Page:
TORONTO – The decision, if there even was one, basically makes itself now.
Ilya Samsonov will almost certainly be the last line of defence for the Toronto Maple Leafs entering the playoffs after goaltending partner Matt Murray was sidelined by injury for the third time this season.
That was a strong possibility even with a crease at full health because of Samsonov’s stellar play, but the Leafs were keeping their options open in the waning days of the regular season.
Murray had effectively been granted the benefit of the doubt in those considerations due to his Stanley Cup rings and sparkling .921 save percentage in 50 career playoff starts. At least until the other notable aspect of his resume – injuries – resurfaced over the weekend and removed him from the equation.
The latest setback came on a freak play, with Detroit’s Lucas Raymond accidentally sweeping his feet out and toppling him backwards, causing a head injury and what head coach Sheldon Keefe described as “some other stuff as well.”
The timing could hardly have been worse.
The Leafs are officially labelling his absence as day-to-day, but given Murray’s extensive concussion history in Pittsburgh and Ottawa there’s no reason to believe he’ll be back any time soon.
He’s had a notoriously tough time establishing any consistent rhythm in his game. Murray only made seven starts after enduring a six-week absence with an ankle issue and he missed a month earlier in the season because of an adductor injury.
Acquired last summer from the Senators for his playoff pedigree, it’s unclear if he’ll be any factor at all in a best-of-seven series with the Tampa Bay Lightning due to start in two weeks.
That removes a layer of insurance in the event Samsonov stumbles or runs into his own injury troubles. He’s been a bright spot for the Leafs and has already established a new career-high this season with 25 wins alongside a .915 save percentage, but he didn’t handle the playoff spotlight well during his time with the Washington Capitals as evidenced by a 1-6 lifetime record.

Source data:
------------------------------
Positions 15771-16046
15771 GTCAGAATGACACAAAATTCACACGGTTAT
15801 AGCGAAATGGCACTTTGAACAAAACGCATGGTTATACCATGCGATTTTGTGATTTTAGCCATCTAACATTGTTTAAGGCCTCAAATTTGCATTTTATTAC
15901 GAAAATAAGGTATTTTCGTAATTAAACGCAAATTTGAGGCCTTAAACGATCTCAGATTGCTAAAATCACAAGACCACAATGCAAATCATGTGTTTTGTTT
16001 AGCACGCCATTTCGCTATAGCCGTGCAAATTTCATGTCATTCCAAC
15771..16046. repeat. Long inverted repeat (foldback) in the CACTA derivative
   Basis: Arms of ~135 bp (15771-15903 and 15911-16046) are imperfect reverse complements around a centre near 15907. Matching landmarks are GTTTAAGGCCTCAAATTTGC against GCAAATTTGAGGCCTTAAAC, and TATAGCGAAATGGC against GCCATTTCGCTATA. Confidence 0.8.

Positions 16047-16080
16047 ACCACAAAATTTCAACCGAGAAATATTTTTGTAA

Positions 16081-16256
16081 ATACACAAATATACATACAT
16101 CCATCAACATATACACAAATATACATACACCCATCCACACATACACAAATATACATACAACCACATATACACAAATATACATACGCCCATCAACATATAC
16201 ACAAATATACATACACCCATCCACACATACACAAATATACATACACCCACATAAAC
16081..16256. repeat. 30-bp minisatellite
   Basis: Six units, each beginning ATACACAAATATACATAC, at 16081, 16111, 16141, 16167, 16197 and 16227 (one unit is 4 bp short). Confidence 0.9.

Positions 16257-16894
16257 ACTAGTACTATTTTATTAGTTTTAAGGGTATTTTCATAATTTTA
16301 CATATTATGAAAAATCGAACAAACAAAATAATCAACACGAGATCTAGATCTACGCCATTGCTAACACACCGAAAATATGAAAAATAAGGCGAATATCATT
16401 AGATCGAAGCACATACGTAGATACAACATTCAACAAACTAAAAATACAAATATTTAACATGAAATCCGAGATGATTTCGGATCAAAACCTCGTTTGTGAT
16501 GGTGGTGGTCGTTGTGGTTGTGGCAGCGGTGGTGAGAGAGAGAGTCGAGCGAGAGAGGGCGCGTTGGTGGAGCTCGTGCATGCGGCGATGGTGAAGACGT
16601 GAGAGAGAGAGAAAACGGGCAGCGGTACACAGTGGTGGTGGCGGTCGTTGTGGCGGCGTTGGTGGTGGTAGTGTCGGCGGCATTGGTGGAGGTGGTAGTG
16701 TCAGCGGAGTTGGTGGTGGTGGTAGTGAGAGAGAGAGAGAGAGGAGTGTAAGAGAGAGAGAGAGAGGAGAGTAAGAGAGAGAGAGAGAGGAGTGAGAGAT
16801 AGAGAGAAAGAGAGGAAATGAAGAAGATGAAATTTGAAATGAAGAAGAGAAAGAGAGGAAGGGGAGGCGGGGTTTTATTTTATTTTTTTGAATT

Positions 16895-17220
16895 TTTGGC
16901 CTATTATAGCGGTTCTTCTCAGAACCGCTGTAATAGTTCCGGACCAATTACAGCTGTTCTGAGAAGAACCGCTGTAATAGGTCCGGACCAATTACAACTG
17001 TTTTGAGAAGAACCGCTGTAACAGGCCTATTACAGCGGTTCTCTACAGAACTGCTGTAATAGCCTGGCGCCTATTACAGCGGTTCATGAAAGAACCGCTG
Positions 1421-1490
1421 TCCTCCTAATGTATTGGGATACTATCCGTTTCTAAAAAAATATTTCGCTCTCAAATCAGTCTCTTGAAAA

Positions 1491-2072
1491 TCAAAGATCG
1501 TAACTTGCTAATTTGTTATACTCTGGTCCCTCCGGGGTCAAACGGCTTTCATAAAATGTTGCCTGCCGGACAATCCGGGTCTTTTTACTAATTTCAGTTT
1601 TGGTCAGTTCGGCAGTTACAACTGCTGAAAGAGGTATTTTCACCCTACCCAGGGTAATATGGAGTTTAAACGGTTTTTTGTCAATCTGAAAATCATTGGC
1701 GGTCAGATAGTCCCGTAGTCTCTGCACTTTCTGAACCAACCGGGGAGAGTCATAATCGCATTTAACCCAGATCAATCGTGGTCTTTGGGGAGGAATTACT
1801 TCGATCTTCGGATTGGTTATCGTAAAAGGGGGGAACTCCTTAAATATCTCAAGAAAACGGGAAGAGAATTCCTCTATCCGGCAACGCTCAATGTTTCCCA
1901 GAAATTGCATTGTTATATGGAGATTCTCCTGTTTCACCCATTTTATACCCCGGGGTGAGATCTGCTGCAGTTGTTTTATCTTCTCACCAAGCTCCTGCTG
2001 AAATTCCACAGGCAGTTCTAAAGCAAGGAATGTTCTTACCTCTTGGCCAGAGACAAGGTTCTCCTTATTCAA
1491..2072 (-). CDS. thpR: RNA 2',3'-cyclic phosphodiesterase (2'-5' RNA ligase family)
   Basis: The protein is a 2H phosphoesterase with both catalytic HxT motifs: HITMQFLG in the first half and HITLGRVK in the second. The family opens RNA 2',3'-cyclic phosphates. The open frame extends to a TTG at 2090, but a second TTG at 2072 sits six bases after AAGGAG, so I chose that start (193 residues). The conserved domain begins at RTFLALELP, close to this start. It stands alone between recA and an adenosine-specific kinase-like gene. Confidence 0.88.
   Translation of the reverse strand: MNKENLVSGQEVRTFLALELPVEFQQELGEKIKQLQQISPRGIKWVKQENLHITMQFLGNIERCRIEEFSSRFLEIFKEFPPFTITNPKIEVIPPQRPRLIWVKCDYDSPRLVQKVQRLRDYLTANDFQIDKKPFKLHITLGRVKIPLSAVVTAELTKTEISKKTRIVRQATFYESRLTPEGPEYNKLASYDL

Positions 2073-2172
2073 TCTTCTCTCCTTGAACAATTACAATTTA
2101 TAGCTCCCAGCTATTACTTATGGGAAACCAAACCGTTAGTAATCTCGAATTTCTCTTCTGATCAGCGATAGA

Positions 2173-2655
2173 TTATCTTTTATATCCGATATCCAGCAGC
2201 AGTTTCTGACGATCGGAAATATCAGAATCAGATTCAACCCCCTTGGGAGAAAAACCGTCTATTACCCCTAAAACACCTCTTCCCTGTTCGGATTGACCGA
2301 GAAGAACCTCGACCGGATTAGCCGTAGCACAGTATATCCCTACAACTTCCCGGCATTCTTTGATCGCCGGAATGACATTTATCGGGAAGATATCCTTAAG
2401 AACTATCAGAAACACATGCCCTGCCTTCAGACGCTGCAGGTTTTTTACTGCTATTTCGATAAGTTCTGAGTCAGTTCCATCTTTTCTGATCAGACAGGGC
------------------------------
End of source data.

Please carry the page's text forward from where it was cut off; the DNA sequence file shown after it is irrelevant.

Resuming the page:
He’s also now sharing the crease with 24-year-old Joseph Woll, who is in the midst of an outstanding American Hockey League campaign but was making just his ninth career NHL appearance with Tuesday’s start against the Columbus Blue Jackets.
Put another way: With Murray on the sidelines, the Leafs will be dressing a goaltending tandem with 79 fewer career playoff victories than the Lightning’s duo of Andrei Vasilevskiy and Brian Elliott.
They will, of course, try to keep the focus on what’s happened more recently. They’ve got no other choice.
“With Sammy and Joe, we’ve got lots of confidence there,” said Keefe. “Sammy’s been really really rolling towards the playoffs here. From that side of it, I don’t think [Murray’s injury is] much of a disruption.”
One way or another it always felt like this Maple Leafs season would hinge on goaltending.
That’s been an area the organization has been trying to shore up ever since Kyle Dubas was promoted to general manager in 2018. A thin free-agent pool forced him to get creative with the position last summer, and all things being equal he made out exceptionally well by signing Samsonov to a $1.8-million, one-year deal while acquiring third- and seventh-round draft picks from the Senators as a sweetener to take on Murray’s contract at 75 per cent of its remaining value.
While Dubas would obviously prefer to have extracted more value from Murray’s $4.69-million cap hit and still needs to figure out what to do with the remaining year on that contract next season – LTIR seems increasingly likely – he avoided a serious landmine by refusing to commit term to incumbent Jack Campbell.
43 goalies have played at least 400 minutes at 5v5 over their team's last 25 games.— Jonathan Willis (@JonathanWillis) March 29, 2023
Jack Campbell (.873) has the worst 5v5 SV% of the bunch. Stuart Skinner (.905) is five points south of the median.
Edmonton's likely first-round opponent, Joonas Korpisalo (0.944), ranks third.
The Edmonton Oilers would love a redo on the $25-million, five-year contract they gave to him.
Dubas cashed big on his buy-low bet with Samsonov, landing a team-controlled goaltender with a better winning percentage and save percentage than any of the other available options on the market last July while earning considerably less than Campbell, Darcy Kuemper, Ville Husso and Marc-Andre Fleury each signed for more elsewhere.
Samsonov arrived with a solid pedigree as a former first-round pick, but he had his maturity questioned in Washington and ultimately wore out his welcome with the Capitals. They didn’t even extend him a qualifying offer last summer.
The 26-year-old was far from a sure thing, but he’s parlayed a “prove it” year in Toronto into by far his strongest NHL campaign.
The Leafs need to hope it holds up under the intense pressure of the playoffs.
Those were the games Murray was effectively brought in to start, but circumstances appear to have altered those plans.
Entering Tuesday, here’s how last summer’s free-agent goaltenders have performed this season:
Ilya Samsonov, Toronto: 25-11-4, .915
Darcy Kuemper, Washington: 21-25-6, .910
Marc-Andre Fleury, Minnesota: 24-14-4, .910
Ville Husso, Detroit: 25-19-6, .899
Jack Campbell, Edmonton: 20-9-4, .886